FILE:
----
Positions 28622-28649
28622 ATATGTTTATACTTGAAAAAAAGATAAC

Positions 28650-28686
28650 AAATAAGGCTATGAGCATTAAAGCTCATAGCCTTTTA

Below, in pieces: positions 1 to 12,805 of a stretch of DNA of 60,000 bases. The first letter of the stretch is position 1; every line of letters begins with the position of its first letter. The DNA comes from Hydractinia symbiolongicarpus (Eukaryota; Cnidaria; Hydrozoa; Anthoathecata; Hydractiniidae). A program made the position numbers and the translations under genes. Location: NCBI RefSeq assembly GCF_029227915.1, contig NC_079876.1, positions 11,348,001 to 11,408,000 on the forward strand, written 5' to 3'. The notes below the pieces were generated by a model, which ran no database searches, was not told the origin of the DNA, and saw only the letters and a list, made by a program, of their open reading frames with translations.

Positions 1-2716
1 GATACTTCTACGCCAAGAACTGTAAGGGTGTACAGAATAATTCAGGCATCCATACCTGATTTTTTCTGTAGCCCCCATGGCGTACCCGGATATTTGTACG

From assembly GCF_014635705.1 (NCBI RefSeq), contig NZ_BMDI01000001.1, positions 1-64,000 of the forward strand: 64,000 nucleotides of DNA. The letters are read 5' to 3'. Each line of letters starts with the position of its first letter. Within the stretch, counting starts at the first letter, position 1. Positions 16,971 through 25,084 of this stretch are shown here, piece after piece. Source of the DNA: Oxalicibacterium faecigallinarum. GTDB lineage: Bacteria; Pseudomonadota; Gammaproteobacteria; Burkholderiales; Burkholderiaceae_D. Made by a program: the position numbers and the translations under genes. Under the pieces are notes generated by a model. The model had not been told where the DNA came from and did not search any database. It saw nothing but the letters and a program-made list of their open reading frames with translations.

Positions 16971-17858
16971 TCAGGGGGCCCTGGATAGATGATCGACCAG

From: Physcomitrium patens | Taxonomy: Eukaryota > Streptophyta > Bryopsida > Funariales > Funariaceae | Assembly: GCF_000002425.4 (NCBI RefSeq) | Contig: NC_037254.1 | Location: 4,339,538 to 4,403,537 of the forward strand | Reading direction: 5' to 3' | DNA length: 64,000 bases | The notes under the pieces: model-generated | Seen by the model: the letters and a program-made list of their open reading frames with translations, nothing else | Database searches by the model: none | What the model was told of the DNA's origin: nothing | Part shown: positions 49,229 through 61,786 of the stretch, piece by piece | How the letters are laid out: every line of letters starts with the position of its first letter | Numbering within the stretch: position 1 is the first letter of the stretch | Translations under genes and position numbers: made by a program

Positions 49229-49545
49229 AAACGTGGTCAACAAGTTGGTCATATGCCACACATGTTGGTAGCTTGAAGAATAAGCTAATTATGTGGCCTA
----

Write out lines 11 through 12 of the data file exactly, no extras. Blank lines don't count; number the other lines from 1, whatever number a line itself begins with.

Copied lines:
From: Physcomitrium patens | Taxonomy: Eukaryota > Streptophyta > Bryopsida > Funariales > Funariaceae | Assembly: GCF_000002425.4 (NCBI RefSeq) | Contig: NC_037254.1 | Location: 4,339,538 to 4,403,537 of the forward strand | Reading direction: 5' to 3' | DNA length: 64,000 bases | The notes under the pieces: model-generated | Seen by the model: the letters and a program-made list of their open reading frames with translations, nothing else | Database searches by the model: none | What the model was told of the DNA's origin: nothing | Part shown: positions 49,229 through 61,786 of the stretch, piece by piece | How the letters are laid out: every line of letters starts with the position of its first letter | Numbering within the stretch: position 1 is the first letter of the stretch | Translations under genes and position numbers: made by a program

Positions 49229-49545